In the world of service many people talk about the co-creation of value - the idea that customers and providers work together to create value in service. Take, for example, a restaurant. As a patron you and your companions (assuming you are not eating alone) help create the experience. You engage in conversation. You banter with the waiters. You compare and often share your food. In a more complex business-to-business setting, the provider of the service is often dependent on customer inputs. When maintaining complex engineered equipment, for example, customer feedback - what's working, what's not - is an essential input to the maintenance diagnosis process.
I have spent the last couple of days at the launch meeting of the NEMODE - New Economic Models in the Digital Economy - network. One of the most interesting themes to emerge for me was the idea of the co-evolution of business models, rather than the co-creation of value. An apposite example is provided by eBay. When eBay was first launched it was created as a market place for selling cheap, second-hand goods. The idea was that you could go to your garage, find an old set of tools, put them on eBay - a form of electronic car boot sale - and sell them, rather than trash them.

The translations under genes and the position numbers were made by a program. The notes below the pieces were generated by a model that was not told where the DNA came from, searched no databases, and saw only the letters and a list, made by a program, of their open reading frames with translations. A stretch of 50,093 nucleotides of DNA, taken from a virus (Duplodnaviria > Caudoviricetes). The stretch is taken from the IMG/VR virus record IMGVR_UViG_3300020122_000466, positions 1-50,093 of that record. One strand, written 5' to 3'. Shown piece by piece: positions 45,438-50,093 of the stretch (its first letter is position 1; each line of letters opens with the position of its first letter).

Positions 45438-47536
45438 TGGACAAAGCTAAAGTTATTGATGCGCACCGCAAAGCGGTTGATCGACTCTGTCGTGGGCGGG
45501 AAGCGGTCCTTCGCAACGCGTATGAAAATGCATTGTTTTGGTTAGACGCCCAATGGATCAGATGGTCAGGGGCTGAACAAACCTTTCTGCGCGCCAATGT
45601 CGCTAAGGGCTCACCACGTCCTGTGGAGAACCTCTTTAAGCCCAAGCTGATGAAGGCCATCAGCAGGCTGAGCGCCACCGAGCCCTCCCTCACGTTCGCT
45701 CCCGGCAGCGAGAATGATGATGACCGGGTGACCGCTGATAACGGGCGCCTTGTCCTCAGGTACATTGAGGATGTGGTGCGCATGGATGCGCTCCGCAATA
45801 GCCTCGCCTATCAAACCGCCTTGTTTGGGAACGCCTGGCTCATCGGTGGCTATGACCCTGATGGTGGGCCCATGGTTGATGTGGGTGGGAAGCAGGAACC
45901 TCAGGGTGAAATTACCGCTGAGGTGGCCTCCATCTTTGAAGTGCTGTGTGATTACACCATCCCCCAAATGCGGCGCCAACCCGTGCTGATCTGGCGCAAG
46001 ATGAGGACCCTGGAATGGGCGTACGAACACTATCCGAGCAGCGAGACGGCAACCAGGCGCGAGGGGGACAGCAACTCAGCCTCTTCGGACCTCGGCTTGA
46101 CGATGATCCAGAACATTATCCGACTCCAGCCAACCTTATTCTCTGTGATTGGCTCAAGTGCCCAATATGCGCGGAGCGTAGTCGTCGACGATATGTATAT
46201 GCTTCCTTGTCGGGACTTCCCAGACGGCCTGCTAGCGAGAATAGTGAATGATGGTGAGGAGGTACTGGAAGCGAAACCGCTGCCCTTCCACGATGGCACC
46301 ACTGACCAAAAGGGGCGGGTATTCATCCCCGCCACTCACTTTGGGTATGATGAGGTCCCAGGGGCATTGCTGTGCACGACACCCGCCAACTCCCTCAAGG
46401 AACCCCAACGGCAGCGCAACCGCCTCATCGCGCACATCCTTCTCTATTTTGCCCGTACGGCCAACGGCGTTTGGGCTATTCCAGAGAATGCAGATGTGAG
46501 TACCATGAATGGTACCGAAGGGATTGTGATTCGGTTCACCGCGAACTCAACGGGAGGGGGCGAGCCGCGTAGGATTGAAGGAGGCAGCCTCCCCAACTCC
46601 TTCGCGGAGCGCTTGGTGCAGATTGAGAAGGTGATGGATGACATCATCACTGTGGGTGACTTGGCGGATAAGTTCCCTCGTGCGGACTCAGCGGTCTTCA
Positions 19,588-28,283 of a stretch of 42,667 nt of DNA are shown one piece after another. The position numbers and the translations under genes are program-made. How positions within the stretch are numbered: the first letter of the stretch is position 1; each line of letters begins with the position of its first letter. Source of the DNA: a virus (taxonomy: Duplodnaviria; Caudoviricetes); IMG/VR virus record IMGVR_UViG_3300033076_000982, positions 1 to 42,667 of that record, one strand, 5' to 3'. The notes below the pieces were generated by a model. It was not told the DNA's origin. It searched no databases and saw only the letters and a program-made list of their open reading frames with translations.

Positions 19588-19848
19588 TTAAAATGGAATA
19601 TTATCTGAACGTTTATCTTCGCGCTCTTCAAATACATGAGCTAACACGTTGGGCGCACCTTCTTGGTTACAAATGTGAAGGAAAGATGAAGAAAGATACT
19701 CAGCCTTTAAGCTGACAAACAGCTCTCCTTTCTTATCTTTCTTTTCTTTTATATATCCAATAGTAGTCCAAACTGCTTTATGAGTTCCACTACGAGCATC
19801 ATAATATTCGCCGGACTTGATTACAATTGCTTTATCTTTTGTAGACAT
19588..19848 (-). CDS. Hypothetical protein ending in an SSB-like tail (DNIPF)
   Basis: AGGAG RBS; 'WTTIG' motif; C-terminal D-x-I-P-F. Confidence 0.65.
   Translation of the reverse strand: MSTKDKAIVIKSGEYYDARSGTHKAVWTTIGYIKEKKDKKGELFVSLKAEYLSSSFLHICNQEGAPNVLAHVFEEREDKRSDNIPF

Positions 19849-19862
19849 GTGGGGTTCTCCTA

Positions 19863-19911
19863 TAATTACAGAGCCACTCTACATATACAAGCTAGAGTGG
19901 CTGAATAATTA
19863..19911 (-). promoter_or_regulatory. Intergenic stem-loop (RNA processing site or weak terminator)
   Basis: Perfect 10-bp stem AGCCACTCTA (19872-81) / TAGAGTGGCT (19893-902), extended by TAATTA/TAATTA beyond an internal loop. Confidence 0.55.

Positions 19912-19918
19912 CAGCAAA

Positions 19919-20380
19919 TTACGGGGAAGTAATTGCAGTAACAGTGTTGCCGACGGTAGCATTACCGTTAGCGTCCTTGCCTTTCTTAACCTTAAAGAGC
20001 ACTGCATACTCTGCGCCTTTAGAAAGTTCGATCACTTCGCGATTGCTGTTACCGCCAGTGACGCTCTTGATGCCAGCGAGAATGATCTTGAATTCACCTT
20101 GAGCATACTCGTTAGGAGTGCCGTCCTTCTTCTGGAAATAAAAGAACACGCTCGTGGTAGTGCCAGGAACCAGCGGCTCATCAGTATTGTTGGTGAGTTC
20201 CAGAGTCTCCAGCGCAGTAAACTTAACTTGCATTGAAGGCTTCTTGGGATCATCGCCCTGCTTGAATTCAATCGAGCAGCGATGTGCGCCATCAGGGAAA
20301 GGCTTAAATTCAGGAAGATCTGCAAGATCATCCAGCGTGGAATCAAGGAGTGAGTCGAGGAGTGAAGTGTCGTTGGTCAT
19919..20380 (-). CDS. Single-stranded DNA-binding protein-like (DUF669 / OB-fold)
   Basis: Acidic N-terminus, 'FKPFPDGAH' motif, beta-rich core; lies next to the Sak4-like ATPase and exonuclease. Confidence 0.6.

Over the years eBay has evolved - it has become a virtual market place. People use it to sell everything - from second hand garage items to new cars. Some use eBay as virtual store, selling their goods online. What has happened over the years is the users of eBay have found ways of using the platform that were never originally envisaged. As the users have innovated their use of the platform, eBay has responded and innovated its business model.
Co-evolution doesn't rest there - it is not just the interaction of customers and providers. You also have to consider the broader eco-system. Take, for example, Apple. Through the Apps store and through Apps themselves, Apple have created a platform that allows others to offer services (Apps) to customers. The three parties involved - Apps developers, Apple and the customers - are jointly co-evolving the business model. This raises an interesting question - how good are you are co-evolving your business model with your customers? Have you created a platform that allows the customers to find new ways of creating value? And if so, are you capable of spotting these customer innovations and incorporating them into your business model to allow the next round of co-evolution?